Growing Pumpkins

When I was a student at Mount Union (back when it was a college, not a university) every fall a ginormous pumpkin would appear in the cafeteria.  Dr. Paul Froman grew it on his farm, and I always wanted to see it delivered.  This pumpkin would fill the back of a pickup truck and, I’m sure, would require a squad of people to actually move it.  But it was worth the work.  This pumpkin was spectacular every year.

According to horticulturists, growing a pumpkin like this takes some strategy.  Very early in the growing season the farmer must select which pumpkin he is going to commit to keeping and must prune off all the others.  Every other day he should inspect the vine carefully and remove any new starts, including any roots that have begun to burrow.  Allowing other, smaller pumpkins to grow saps vital nutrients and energy from the plant, stunting the growth of the large pumpkin. 

In Bearing Fruit, Ministry with Real Results, Dr. Lovett Weems’ co-author, Rev. Tom Berlin wrote about the power of a god-sized vision.  His church in suburban Washington, DC, set out to fund an orphanage in Sierra Leone.  Inspired by the vision, the congregation raised five times more money than the original goal.  Mission teams were sent to Africa to establish relationships.  Soon the original building was outgrown and a new one was constructed, with the old facility being used as a hospital.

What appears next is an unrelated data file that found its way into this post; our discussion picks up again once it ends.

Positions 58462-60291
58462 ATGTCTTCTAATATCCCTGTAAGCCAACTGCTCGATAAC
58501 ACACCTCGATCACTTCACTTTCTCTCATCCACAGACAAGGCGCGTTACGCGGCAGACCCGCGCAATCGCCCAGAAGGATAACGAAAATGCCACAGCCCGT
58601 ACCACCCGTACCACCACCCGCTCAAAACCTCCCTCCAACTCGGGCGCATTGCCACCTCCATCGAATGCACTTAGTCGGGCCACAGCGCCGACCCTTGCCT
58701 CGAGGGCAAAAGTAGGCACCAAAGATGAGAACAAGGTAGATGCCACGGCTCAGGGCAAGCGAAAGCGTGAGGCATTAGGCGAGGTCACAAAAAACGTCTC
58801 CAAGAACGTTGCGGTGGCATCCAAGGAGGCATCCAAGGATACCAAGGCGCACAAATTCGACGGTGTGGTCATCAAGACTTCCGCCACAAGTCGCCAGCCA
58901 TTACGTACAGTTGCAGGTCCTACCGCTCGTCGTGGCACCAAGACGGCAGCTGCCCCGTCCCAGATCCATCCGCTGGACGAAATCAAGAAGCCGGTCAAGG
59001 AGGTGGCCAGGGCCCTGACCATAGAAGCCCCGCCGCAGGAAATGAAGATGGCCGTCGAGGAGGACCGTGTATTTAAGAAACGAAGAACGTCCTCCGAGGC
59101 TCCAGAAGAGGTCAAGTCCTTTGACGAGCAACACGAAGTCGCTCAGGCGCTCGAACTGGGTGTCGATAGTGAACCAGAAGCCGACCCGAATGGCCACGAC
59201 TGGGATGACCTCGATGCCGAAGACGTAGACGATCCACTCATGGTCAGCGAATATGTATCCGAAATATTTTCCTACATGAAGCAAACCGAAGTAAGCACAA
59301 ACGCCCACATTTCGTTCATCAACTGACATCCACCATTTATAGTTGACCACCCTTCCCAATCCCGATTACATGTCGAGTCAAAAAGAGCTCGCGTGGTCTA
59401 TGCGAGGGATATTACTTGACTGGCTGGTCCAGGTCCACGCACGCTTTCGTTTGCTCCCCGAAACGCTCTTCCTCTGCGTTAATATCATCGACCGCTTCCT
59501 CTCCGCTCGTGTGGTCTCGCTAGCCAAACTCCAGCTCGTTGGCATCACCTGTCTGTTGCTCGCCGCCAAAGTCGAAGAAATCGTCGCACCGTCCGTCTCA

Which raises the question, “So why hasn’t your church gone off and started an orphanage in Africa?”  OK, OK, few of our churches are large enough to tackle a project like this, but god-sized visions come in a variety of scales.  But is your church so busy growing small pumpkins that the vine doesn’t have energy left to grow something god-sized?  Is your church consumed with other projects and therefore doesn’t have time to be fruitful?  As the book says:

“The problem in many churches related to fruitfulness is not that so much is at stake that priorities are underresourced. ‘We would do more if we had more,’ we like to say of ourselves.  The problem is that so little is at stake that there is nothing to which church members can dedicate themselves. ‘We would do more if we had something to do,’ may be what the people of your congregation are saying if we just listened.”

Does your church have a god-sized vision?  If not, why not?  That is not a rhetorical question and it certainly doesn’t mean to scold.  God-sized visions bring a congregation together, challenge them to reach deeper in terms of finances, time commitments and faith development. 

It may be time to prune back the pumpkin vine, pinch off those tiny pumpkins and focus your church on a god-sized vision.

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